Rabbi David Walk, Education Director

Congregation Agudath Sholom | 301 Strawberry Hill Ave | Stamford, CT 06902 (203)-358-2200 www.agudathsholom.org

Wednesday, May 20, 2015

Walk Article-Shavuot

EXPERIENCING TORAH

Shavuot-5775

Rabbi David Walk

 

            There is a custom to stay up all night on Shavuot in anticipation of the revelation of the Torah in the morning.  The logic of this particular practice seems weaker to me every year.  By about three AM I have a lot of difficulty rationalizing my absence from a comfy bed.  However the continued popularity of this custom for the last 500 years shows that it strikes a resonant chord in our national soul.  So, what is the appeal of this persistent custom?  I believe that there is a desire to recapture the Mt. Sinai experience.  Remember on Pesach our Seder recreates the exodus and sitting in the Sukkah during Sukkot recalls the years in the desert, therefore we have established this practice to help us relive that morning at Sinai.  Now we must ask, what is the essence of that experience?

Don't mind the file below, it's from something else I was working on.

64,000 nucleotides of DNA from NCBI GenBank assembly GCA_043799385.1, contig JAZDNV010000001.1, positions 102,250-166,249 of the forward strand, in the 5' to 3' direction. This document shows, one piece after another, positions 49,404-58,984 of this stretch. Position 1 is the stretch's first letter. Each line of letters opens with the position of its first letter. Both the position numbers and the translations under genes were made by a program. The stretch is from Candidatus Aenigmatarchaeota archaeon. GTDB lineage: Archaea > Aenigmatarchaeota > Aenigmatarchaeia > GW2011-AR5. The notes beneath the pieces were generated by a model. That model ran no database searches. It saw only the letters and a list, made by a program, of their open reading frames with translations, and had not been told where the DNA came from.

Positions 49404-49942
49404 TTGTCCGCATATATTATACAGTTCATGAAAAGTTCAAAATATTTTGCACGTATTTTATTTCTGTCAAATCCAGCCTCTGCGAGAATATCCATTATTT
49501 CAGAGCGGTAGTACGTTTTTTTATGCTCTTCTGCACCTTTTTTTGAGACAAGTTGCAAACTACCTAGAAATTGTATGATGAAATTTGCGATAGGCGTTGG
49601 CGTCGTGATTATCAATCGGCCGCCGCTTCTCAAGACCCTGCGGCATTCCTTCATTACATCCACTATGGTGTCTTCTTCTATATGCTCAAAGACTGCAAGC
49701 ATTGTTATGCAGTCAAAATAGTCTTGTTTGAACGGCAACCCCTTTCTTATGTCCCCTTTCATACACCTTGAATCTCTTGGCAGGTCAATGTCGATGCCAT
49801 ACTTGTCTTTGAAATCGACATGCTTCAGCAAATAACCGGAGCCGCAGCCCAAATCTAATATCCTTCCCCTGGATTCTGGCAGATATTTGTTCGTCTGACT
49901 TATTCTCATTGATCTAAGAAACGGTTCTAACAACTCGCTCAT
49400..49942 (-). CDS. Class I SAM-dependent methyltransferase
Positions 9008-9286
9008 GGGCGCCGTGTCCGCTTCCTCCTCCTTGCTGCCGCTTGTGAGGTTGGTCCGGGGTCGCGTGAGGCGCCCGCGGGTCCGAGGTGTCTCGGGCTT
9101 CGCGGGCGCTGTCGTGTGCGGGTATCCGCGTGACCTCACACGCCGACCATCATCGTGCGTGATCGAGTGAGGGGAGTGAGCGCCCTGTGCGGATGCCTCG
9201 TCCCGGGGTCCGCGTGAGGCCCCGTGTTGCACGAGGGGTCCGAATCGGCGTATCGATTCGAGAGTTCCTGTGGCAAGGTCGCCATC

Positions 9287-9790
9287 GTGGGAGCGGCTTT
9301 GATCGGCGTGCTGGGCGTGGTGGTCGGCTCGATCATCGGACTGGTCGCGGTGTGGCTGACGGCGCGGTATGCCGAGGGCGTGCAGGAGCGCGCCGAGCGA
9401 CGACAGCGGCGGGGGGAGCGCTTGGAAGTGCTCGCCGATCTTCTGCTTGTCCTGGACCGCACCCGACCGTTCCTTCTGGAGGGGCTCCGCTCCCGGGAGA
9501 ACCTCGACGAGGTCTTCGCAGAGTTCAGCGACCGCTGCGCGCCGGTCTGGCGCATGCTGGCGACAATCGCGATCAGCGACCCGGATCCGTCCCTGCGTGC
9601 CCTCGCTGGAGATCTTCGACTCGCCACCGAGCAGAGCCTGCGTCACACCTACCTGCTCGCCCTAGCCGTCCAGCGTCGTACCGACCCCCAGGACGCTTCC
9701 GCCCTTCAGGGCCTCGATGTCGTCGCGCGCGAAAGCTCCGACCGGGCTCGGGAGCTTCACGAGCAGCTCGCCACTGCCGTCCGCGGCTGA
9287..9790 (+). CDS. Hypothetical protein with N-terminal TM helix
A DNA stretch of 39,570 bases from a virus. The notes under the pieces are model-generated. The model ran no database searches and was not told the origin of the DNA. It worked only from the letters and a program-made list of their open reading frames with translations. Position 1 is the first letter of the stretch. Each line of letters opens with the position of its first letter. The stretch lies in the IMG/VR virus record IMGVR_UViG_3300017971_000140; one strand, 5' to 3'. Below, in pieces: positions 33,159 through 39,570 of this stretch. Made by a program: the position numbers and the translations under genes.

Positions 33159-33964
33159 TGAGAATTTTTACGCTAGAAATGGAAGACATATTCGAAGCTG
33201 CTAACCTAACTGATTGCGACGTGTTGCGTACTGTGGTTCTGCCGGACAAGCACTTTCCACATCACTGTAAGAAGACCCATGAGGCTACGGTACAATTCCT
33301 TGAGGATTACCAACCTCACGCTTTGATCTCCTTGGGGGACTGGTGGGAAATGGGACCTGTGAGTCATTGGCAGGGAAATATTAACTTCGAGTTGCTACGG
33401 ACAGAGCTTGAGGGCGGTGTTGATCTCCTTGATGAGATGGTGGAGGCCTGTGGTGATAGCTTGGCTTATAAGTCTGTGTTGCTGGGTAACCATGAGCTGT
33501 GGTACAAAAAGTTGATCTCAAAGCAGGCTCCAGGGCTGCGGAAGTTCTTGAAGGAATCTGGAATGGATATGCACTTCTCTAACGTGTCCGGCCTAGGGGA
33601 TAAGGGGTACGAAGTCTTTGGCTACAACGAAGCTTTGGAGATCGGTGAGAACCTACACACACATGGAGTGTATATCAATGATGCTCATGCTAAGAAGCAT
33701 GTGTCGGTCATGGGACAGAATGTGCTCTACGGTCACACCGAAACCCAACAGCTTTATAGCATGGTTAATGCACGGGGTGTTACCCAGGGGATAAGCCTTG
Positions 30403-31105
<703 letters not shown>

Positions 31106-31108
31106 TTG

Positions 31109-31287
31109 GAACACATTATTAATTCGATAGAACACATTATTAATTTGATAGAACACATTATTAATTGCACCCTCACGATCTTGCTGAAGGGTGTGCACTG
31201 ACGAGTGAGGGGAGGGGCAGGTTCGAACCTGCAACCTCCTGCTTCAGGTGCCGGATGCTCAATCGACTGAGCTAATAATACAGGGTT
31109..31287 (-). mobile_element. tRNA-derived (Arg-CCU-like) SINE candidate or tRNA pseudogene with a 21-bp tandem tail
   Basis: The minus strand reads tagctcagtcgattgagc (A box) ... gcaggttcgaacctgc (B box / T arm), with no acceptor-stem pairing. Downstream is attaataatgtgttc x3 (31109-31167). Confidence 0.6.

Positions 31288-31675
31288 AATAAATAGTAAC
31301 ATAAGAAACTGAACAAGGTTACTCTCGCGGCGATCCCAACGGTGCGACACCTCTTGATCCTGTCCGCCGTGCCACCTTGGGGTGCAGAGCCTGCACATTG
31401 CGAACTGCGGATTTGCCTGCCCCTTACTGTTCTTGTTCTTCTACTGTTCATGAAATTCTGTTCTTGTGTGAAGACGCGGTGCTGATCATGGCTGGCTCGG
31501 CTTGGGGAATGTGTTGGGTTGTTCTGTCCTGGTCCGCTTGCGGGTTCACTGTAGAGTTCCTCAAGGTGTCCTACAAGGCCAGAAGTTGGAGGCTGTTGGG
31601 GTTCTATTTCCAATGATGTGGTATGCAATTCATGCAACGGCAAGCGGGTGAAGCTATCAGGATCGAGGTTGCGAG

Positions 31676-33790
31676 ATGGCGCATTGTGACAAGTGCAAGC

There seems to be a difference of opinion about the nature of the event at Mt. Sinai.  We have two different quotes in the Mishneh about this event.  In Pirkei Avot (Ethics of the Fathers) it says that Moshe received the Torah from Mt. Sinai.  This makes the event sound very earthly and this worldly.  However, in tractate Sanhedrin (which discusses courts and trials) it includes one who says that Moshe didn't get the Torah from heaven amongst those who won't have a portion in the World to Come.  This makes the Torah and that event sound like an otherworldly affair, maybe akin to the last scene in Close Encounters of the Third Kind.  So, it does seem that there is an argument about this very basic question.  I believe that this is a very important and fundamental discussion within the Torah world.  Do we view the Torah and its reception as a glimpse into theophany and the nature of the heavenly, or do we think of this experience as an intellectual event and a recognition that the Torah is more God's anthropology than our theology?